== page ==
This is part 2 on this subject. If you haven’t already read it, please read part 1 to understand the winding problem.
So to recap quickly: HTML5 only supports the Non-Zero winding rule, however PDF supports both Non-Zero and Even-Odd rules. This means that we need to do something with shapes filled using the Even-Odd rule, otherwise they may not display correctly.
To demonstrate in this blog article, I will be using this example:
Just a red circle? The first time I saw it, that was my thought too. It’s only after changing the fill to a stroke that you realise what it actually is.
To help understand what’s going on, here it is with arrows showing the directions of the paths shown.
So our first thought was that we need to make some kind of change to the way that we draw the shape. The obvious thing was to change the direction of some of the paths drawn in order to “convert” it from Even-Odd to Non-Zero.
Would alternating between clockwise and anti-clockwise work? Well, it was worth a try just to see what the affect was. And besides, it will only take a minute anyway.
Well, it turns out that it’s actually a bit of a headache. It’s fine if you are doing something simple like just using lineTo to draw a box, but with bezier curves it’s not quite so easy.
If you were to just reverse the order of the draw commands, you get something like this:
The order of the two control points makes a difference to the way that the curve is drawn. So what about reversing the order of the control points for the lines too?
Oh, that doesn’t quite seem right either. The type of bezier curve used is a bezierCurveTo, which means that it takes our current position (where we ended up from the previous command), and draws a curve to a position that we specify using two control points. What that means is that we need to step the to position backwards so that each command uses the to position of the last command, so that our control points draw our curve correctly.
Good. So we can reverse the direction of the path so that our image draws correctly:
So are we done? No. While doing something like this may be OK for our no entry sign, where we can control the order and direction of the shapes that get drawn, this approach is no good for a general case. In the real world, we can’t just program for specific cases, we need to program for a general case, so that our code works for any PDF file, not just the ones we’ve seen before.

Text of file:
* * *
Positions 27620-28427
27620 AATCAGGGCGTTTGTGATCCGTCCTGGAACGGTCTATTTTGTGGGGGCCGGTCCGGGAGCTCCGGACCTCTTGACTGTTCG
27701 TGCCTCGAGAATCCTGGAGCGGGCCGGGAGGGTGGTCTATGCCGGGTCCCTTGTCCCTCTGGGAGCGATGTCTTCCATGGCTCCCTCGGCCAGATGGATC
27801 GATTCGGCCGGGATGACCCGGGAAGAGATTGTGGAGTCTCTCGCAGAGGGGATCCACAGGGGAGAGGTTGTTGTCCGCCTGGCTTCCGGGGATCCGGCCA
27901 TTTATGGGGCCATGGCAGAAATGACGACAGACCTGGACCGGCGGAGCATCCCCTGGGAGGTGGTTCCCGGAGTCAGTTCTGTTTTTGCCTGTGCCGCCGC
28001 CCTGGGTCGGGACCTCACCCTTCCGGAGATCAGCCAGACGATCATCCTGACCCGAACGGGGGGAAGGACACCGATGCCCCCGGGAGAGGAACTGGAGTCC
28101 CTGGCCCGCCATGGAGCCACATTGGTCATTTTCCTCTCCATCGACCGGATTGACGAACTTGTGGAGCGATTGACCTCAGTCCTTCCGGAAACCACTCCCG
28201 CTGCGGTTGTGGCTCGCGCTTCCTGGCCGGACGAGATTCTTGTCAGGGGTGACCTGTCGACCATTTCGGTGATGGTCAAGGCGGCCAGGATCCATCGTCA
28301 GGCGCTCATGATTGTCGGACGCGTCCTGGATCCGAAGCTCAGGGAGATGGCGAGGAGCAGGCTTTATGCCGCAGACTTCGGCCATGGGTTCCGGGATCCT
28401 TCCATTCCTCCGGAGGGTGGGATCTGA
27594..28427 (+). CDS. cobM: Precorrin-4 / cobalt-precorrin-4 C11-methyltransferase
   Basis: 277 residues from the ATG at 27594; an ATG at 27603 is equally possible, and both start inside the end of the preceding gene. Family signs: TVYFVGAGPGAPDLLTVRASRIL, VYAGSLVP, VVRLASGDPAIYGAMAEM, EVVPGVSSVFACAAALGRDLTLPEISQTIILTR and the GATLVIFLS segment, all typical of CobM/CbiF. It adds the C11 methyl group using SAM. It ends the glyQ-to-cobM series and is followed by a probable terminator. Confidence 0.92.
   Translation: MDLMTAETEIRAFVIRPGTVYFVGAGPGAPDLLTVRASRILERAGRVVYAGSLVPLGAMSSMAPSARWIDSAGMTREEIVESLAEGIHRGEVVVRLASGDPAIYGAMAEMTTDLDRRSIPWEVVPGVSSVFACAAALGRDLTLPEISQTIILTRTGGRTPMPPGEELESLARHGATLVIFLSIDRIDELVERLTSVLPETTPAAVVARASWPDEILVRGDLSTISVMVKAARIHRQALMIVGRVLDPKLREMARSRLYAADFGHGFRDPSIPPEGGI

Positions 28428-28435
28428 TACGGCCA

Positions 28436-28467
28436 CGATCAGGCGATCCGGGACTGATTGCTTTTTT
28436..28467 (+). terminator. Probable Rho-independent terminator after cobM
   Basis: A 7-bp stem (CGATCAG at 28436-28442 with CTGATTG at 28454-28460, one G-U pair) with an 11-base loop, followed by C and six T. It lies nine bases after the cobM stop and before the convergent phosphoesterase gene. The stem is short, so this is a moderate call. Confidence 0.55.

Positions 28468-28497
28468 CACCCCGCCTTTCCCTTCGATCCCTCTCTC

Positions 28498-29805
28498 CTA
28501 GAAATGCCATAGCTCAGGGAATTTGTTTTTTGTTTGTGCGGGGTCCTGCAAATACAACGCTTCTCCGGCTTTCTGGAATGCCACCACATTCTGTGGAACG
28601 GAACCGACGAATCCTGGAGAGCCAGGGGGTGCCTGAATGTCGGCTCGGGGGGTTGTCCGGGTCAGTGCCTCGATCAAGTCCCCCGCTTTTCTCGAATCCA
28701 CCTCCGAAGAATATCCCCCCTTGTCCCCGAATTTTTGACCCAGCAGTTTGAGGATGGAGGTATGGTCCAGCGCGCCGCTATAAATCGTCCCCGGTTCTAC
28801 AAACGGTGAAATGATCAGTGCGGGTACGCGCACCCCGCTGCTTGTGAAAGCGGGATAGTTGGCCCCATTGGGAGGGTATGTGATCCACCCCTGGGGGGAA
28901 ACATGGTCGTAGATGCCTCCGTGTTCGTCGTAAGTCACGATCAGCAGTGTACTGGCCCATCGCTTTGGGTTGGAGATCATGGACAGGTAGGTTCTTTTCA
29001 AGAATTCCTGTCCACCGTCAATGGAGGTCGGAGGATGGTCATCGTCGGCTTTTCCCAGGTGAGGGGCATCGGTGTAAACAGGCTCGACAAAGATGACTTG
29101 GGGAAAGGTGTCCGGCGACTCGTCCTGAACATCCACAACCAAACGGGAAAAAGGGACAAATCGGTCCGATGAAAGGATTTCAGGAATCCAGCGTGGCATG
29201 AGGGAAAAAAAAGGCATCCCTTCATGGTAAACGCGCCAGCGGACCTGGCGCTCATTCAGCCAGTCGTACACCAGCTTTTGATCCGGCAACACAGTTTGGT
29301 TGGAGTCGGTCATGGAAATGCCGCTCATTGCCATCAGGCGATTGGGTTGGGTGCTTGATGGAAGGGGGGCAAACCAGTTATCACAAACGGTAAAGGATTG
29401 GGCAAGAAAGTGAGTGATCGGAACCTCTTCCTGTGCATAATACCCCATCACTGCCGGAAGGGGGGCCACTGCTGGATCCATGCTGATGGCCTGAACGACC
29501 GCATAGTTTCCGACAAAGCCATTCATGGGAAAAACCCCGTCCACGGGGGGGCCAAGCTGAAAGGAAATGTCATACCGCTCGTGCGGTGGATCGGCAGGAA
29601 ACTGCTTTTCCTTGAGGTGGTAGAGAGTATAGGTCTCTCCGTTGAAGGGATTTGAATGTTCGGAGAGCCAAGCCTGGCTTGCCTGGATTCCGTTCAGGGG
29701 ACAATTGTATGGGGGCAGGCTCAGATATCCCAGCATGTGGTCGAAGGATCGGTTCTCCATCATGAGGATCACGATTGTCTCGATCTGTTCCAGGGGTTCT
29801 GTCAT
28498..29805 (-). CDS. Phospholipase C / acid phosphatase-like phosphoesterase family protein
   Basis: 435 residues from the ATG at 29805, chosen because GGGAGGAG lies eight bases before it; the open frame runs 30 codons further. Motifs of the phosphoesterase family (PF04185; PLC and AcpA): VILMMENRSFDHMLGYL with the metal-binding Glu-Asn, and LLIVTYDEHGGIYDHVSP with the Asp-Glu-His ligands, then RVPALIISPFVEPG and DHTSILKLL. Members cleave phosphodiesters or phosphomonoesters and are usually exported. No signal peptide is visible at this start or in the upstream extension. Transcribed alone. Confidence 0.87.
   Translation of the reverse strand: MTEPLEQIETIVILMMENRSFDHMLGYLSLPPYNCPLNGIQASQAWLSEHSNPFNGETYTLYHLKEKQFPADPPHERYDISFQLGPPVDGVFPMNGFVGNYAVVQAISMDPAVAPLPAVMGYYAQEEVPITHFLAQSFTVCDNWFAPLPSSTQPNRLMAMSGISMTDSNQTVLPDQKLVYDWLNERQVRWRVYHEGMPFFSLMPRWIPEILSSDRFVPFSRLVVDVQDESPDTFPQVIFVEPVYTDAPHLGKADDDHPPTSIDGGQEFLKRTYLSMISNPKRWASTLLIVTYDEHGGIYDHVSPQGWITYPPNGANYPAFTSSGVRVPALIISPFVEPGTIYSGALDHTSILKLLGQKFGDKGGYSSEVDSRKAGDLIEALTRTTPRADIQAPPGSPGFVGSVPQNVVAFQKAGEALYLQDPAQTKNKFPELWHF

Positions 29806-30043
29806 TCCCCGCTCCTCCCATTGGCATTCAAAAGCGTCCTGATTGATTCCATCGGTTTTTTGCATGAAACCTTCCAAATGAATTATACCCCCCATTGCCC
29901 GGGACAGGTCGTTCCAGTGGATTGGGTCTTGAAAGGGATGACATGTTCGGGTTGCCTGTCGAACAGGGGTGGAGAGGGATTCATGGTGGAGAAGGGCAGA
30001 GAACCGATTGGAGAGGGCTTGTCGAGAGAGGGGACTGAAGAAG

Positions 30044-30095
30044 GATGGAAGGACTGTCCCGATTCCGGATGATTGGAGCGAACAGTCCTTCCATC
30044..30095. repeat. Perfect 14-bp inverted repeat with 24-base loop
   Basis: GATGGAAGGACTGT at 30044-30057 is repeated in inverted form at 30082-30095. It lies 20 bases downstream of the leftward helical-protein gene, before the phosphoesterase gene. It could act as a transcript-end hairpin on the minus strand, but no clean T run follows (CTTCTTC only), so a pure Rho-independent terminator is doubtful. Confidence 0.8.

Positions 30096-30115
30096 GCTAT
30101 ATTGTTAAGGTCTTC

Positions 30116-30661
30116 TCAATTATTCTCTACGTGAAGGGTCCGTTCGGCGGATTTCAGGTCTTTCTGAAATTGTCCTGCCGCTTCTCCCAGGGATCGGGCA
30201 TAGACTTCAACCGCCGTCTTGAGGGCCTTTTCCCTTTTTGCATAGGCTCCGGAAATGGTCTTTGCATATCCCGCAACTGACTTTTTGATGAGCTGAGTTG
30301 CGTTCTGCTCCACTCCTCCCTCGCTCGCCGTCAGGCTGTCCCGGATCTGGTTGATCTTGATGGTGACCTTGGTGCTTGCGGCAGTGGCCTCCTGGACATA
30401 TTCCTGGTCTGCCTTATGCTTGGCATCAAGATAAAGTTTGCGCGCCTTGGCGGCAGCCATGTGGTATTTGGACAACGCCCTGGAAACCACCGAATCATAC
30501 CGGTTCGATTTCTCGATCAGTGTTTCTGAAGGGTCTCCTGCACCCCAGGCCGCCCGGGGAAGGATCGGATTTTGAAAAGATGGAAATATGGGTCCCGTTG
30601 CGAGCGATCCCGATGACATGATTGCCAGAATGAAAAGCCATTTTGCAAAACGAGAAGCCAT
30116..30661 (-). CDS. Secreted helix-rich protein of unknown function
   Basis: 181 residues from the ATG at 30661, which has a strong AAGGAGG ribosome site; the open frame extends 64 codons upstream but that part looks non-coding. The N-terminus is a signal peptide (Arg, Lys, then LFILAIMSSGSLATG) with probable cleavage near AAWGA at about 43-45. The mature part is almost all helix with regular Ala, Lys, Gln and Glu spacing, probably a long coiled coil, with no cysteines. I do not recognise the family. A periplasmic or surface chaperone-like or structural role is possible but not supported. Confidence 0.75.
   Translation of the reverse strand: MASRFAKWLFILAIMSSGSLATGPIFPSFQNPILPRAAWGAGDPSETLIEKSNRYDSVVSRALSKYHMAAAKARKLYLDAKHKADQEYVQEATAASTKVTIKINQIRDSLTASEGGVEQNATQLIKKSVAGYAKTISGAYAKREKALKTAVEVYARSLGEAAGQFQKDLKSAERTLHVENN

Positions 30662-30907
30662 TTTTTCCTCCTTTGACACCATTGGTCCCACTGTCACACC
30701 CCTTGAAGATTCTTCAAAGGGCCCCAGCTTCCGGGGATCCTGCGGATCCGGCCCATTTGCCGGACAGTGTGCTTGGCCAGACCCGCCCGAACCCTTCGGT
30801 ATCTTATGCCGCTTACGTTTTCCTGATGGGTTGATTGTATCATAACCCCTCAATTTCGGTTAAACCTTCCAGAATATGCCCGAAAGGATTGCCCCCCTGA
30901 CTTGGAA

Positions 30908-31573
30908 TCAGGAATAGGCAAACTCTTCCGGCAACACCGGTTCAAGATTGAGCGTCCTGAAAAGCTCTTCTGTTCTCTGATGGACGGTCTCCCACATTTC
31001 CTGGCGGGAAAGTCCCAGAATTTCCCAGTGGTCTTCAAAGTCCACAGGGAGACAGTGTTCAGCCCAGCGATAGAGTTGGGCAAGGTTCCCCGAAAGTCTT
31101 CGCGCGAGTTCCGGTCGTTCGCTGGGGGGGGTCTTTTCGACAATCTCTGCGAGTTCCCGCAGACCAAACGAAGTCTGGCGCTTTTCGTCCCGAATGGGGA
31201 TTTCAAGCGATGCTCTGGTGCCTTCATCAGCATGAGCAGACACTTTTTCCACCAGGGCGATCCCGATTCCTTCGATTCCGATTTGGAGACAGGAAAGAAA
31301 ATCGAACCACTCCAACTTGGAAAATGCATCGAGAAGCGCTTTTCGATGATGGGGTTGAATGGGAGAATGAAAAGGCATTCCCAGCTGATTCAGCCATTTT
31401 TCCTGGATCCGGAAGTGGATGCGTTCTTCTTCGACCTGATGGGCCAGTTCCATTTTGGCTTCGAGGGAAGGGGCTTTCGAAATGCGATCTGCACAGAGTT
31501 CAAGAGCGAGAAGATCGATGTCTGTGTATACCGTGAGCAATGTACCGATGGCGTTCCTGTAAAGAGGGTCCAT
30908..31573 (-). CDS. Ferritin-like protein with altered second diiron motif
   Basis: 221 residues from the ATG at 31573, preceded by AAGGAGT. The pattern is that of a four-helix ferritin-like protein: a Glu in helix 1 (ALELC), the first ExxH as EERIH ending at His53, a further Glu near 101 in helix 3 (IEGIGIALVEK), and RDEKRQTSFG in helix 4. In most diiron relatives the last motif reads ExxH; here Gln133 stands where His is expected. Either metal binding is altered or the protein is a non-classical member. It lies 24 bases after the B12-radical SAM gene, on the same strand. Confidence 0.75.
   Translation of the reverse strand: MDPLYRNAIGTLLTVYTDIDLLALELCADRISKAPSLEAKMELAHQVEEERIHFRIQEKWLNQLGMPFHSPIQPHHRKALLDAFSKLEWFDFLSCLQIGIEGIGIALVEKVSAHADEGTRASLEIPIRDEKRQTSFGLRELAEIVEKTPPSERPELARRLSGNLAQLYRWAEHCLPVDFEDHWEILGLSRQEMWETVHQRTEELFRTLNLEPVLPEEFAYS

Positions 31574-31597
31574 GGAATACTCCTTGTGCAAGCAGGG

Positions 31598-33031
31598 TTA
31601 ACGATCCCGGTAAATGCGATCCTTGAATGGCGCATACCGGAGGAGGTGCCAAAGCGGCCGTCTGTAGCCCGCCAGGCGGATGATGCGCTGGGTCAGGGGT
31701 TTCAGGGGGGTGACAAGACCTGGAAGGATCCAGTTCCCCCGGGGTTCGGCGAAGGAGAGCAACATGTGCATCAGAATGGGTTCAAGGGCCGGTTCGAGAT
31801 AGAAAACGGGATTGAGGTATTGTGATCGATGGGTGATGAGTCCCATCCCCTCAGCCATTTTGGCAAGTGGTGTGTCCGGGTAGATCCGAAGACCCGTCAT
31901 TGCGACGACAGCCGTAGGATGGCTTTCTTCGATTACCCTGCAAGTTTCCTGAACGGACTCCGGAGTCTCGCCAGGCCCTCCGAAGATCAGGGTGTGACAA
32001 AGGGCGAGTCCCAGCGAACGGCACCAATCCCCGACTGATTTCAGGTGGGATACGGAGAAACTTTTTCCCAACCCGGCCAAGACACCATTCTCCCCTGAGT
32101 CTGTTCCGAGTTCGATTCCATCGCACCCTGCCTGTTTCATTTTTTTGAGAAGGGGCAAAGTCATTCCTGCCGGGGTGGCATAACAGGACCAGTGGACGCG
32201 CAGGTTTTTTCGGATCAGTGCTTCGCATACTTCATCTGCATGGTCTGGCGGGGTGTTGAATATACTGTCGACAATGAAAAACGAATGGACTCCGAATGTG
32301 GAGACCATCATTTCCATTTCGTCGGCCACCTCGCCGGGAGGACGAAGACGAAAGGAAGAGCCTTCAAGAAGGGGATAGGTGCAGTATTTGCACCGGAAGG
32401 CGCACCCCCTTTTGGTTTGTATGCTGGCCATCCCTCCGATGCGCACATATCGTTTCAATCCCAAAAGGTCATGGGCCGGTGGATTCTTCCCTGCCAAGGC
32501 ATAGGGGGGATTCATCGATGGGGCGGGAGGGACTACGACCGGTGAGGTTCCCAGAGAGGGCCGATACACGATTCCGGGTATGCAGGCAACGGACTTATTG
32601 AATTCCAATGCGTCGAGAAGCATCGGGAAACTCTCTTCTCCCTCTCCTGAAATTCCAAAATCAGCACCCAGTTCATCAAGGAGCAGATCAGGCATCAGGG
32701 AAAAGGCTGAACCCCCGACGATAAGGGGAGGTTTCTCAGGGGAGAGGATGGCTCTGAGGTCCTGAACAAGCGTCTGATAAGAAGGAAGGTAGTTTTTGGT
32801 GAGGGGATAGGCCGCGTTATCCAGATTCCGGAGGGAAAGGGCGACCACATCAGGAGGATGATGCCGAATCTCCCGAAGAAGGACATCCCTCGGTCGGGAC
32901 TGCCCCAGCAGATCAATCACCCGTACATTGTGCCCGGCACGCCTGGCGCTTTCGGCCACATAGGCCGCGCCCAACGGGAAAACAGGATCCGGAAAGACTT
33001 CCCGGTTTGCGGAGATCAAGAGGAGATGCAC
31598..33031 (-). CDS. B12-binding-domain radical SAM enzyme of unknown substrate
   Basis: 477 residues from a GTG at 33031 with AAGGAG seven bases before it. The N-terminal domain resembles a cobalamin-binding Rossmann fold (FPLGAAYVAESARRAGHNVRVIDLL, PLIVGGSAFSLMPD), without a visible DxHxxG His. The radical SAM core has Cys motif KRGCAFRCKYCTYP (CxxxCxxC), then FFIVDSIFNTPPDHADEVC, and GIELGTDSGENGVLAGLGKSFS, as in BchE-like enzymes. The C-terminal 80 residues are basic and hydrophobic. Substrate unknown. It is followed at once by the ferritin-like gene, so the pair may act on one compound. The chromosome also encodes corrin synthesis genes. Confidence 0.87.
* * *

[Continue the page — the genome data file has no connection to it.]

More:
And this means that doing something like alternating the direction between paths is not going to work. Here’s how it would look for our no entry sign:
My next thought was that we could just fill the overlapping shapes with the background colour. But this wouldn’t work either because again, the order is important. Even if we were to fill our two D’s with white, when we draw and fill the circle around them, it’s just going to cover up all of our hard work. It would also be no good for shapes that only partially overlap each other, because only the intersection of the two would need to be unfilled. And it’s also important to remember that the unfilled pieces are just that – unfilled. By filling them with a background colour, you lose transparency, which means we wouldn’t be able to put anything behind our no entry sign to say you’re not allowed to do it.
So what now? If we can’t draw the shapes in a different order, and we can’t change the direction that some of the shapes are drawn, and we can’t fill in different pieces to create the illusion that we have fixed the problem, how else can we alter our shape so that it magically works using the Non-Zero winding rule?
We could get really clever and do some really complicated stuff and somehow cut about our combined shape into lots of smaller shapes so that we can detect how it should be drawn, and then fill the smaller shapes accordingly.
A bit like this:
_____ | __|__ |__|__| | |_____| _____ | __| |__| __ |__| __ __| | |_____|
But that’s a little overkill for what we want. After all, it might not even matter that the shape we are drawing is drawn using Non-Zero rather than Even-Odd. And that’s a lot of computation time that will just be wasted, resulting in poor performance for our convertor. And besides, I am no where near clever enough to be able to code that up.
Since I started playing with these shapes there has been a niggling thought at the back of my mind. What if we were just to output these shapes as images and be done with it?
This would work just fine, but it is not optimal. Very rarely is there a shape drawn where the output from using either the Non-Zero or Even-Odd rule is actually different. So outputting as image every time a shape is drawn using the Even-Odd rule is going to output lots of images that are not actually required.
And this is no fun because shapes are nice. They scale beautifully, take no time at all to convert from PDF to HTML5, and take up barely any space at all compared to an image.
But what other option is there? Unfortunately we are left with a compromise. The best we can do is create some criteria that the shape must pass before we output it as an image.
What should these criteria be?
To find out, part 3 of this blog article can be found here.
This post is part of our “SVG Article Index” in these articles, we aim to help you build knowledge and understand SVG.
IDRsolutions develop a Java PDF library, a PDF forms to HTML5 converter, a PDF to HTML5 or SVG converter and a Java Image Library that doubles as an ImageIO replacement. On the blog our team post about anything interesting they learn about.